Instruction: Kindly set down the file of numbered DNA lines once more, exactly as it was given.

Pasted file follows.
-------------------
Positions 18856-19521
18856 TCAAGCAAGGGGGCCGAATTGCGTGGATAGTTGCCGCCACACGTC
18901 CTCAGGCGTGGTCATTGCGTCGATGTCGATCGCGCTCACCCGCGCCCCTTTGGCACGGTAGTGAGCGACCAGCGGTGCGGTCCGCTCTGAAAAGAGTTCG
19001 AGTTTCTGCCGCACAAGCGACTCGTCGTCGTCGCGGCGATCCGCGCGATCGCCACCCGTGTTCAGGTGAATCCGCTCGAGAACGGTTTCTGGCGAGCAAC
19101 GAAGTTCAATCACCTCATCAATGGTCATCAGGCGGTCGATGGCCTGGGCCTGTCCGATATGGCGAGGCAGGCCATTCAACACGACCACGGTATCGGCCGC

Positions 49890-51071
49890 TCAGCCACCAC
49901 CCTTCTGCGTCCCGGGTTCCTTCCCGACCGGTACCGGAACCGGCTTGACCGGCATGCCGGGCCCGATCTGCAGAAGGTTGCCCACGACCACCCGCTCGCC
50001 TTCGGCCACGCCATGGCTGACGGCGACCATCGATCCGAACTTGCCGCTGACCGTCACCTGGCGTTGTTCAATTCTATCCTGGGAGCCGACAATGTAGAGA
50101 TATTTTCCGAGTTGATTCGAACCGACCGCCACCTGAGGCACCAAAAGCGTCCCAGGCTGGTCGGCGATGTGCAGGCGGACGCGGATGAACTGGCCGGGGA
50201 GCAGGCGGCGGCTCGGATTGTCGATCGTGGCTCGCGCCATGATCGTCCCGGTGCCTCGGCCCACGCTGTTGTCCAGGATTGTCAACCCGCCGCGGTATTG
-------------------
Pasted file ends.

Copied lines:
Positions 18856-19521
18856 TCAAGCAAGGGGGCCGAATTGCGTGGATAGTTGCCGCCACACGTC
18901 CTCAGGCGTGGTCATTGCGTCGATGTCGATCGCGCTCACCCGCGCCCCTTTGGCACGGTAGTGAGCGACCAGCGGTGCGGTCCGCTCTGAAAAGAGTTCG
19001 AGTTTCTGCCGCACAAGCGACTCGTCGTCGTCGCGGCGATCCGCGCGATCGCCACCCGTGTTCAGGTGAATCCGCTCGAGAACGGTTTCTGGCGAGCAAC
19101 GAAGTTCAATCACCTCATCAATGGTCATCAGGCGGTCGATGGCCTGGGCCTGTCCGATATGGCGAGGCAGGCCATTCAACACGACCACGGTATCGGCCGC

Positions 49890-51071
49890 TCAGCCACCAC
49901 CCTTCTGCGTCCCGGGTTCCTTCCCGACCGGTACCGGAACCGGCTTGACCGGCATGCCGGGCCCGATCTGCAGAAGGTTGCCCACGACCACCCGCTCGCC
50001 TTCGGCCACGCCATGGCTGACGGCGACCATCGATCCGAACTTGCCGCTGACCGTCACCTGGCGTTGTTCAATTCTATCCTGGGAGCCGACAATGTAGAGA
50101 TATTTTCCGAGTTGATTCGAACCGACCGCCACCTGAGGCACCAAAAGCGTCCCAGGCTGGTCGGCGATGTGCAGGCGGACGCGGATGAACTGGCCGGGGA
50201 GCAGGCGGCGGCTCGGATTGTCGATCGTGGCTCGCGCCATGATCGTCCCGGTGCCTCGGCCCACGCTGTTGTCCAGGATTGTCAACCCGCCGCGGTATTG